Over the Wall With Ken and Paul

My Weekly, 9 June 2001, by Michael Duncan
*Thanks to Catherine Kerrigan

He's been a hero on stage on in film - and now Kenneth Branagh is putting his talents to a new use, by helping children get away to holiday camp. And he gets to work with Paul Newman, too...

Kenneth Branagh didn't know what to expect when screen idol Paul Newman told him that he wanted to meet for a chinwag. And as Kenneth entered the foyer of the plush hotel for the meeting that had been arranged for the occasion, he felt rather overawed.

The Shakespearean maestro had already made a big name for himself in the film world. But compared to Newman's impressive roll of honours, his own achievements paled into insignificance.

Kenneth didn't dare hope that his hero wanted to perform in one of his Shakespearean epics!

But then they shook hands and got engaged in conversation. And Newman began to explain what was on his mind.

"When the moment of truth arrived he just asked me if I wanted to go on a camping weekend," Kenneth laughs, his eyes twinkling.

"It was absolutely nothing like what I had foreseen. He suggested that I get involved in a scheme that sends kids with cancer on camping vacations. As part of the project we would go along, meet the kids and join in the activities."

Paul is the founder of The Hole in The Wall Gang, a charity which makes these trips possible for children aged 6-17 whose families can't afford to send them. All the youngsters have cancer or have receovered from the illness. And Paul has devoted much of his valuable time to the project which raises money to pay for the camps.

"He decided that he wanted to pass his legacy on to me," says Kenneth. "He had founded camps in America, Ireland and Europe. And now he wanted me to become the new president of the group's UK branch.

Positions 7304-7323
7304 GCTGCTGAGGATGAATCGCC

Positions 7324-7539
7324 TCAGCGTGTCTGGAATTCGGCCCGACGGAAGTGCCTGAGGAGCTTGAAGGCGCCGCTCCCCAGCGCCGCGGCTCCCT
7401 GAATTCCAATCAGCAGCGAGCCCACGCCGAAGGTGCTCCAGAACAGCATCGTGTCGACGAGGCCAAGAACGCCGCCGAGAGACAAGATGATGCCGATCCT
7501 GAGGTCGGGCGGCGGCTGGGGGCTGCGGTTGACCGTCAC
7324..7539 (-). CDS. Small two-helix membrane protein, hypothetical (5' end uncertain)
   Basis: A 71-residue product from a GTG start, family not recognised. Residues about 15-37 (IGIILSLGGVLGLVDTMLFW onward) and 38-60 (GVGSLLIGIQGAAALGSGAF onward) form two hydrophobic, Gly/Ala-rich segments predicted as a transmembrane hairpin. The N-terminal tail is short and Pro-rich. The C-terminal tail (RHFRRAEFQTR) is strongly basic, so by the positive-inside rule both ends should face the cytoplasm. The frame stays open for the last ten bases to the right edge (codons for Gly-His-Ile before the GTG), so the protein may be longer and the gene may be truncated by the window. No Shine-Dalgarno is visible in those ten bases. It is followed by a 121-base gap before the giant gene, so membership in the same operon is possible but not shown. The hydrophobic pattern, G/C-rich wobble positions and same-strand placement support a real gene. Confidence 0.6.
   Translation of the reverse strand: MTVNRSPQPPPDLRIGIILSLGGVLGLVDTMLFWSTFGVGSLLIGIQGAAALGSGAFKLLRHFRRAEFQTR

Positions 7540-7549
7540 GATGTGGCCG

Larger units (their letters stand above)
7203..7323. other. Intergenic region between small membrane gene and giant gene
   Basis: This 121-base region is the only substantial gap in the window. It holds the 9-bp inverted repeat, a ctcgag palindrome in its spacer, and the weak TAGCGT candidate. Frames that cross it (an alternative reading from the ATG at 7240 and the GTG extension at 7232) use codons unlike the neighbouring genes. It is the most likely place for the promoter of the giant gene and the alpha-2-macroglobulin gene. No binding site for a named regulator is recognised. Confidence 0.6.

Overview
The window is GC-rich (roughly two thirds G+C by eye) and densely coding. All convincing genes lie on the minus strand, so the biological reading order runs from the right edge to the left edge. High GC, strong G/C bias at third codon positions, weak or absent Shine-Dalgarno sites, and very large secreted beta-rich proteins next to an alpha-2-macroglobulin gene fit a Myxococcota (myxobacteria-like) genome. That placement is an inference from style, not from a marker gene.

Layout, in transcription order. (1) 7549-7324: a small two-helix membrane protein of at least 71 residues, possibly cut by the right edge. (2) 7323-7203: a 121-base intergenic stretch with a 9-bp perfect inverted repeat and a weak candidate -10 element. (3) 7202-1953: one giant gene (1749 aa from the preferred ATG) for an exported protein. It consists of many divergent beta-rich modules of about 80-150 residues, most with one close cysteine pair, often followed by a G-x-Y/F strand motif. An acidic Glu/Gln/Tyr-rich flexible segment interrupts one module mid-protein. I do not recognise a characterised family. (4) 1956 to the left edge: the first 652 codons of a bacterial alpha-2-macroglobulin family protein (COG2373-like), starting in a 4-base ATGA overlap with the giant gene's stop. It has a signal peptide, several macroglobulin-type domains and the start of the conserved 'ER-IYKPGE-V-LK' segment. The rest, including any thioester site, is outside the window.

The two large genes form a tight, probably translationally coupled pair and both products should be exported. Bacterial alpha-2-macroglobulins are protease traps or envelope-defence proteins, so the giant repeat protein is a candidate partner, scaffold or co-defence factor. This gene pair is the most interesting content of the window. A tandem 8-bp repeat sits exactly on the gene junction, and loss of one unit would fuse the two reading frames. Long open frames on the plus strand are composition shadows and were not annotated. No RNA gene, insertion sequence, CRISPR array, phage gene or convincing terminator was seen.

"I just felt so honoured to be in his presence that I would have jumped off a mountain if Paul Newman had asked me to."

But you can tell that the actor has lent his support to the cause because he has real compassion for the children it helps.

The Over The Wall Gang is the British arm of the Newman's brainchild. The idea of the UK camp is to give kids a break away from home in a setting where they can take part in sporting, dramatic and artisitic projects supervised by group leaders. By meeting kids their own age they can come to terms with their illness.

For experience Kenneth went along to the Irish campsite and met the kids.

"There was a really exciting atmosphere in the place," says Kenneth. "And these youngsters were really enjoying themselves." The top actor's considerable dramatic talents came in handy for a spirited performance of Shakespeare classic Henry V during his stay at the camp.

"The kids were all part of the English Army," recalls Kenneth. "So they were running around like wild things."

But Kenneth was touched by the efforts of a little haemophiliac boy who was prancing around so much that they had to stop him.

"This kid couldn't contain himself because he was enjoying himself so much," explains Kenneth. "But we had to curtail his over-exuberance because he could have cut himself."

The camps conform to stringent medical criteria so it provides a safe, protective environment.

"It's just great for them all to get away from the reality of their conditions at these trips," says Kenneth. "Cancer is a terrifying experience for them. It also gives them the opportunity to exchange stories about how they cope.

"Many of these kids have never had the chance to do anything like this before. So they bond with kids they would otherwise never have met."

Kenneth didn't have an easy upbringing himself and says that he too could have benefited from such an outing in his youth.

"Although I haven't suffered from cancer it would have been nice to get away from the environment I was raised in," he explains.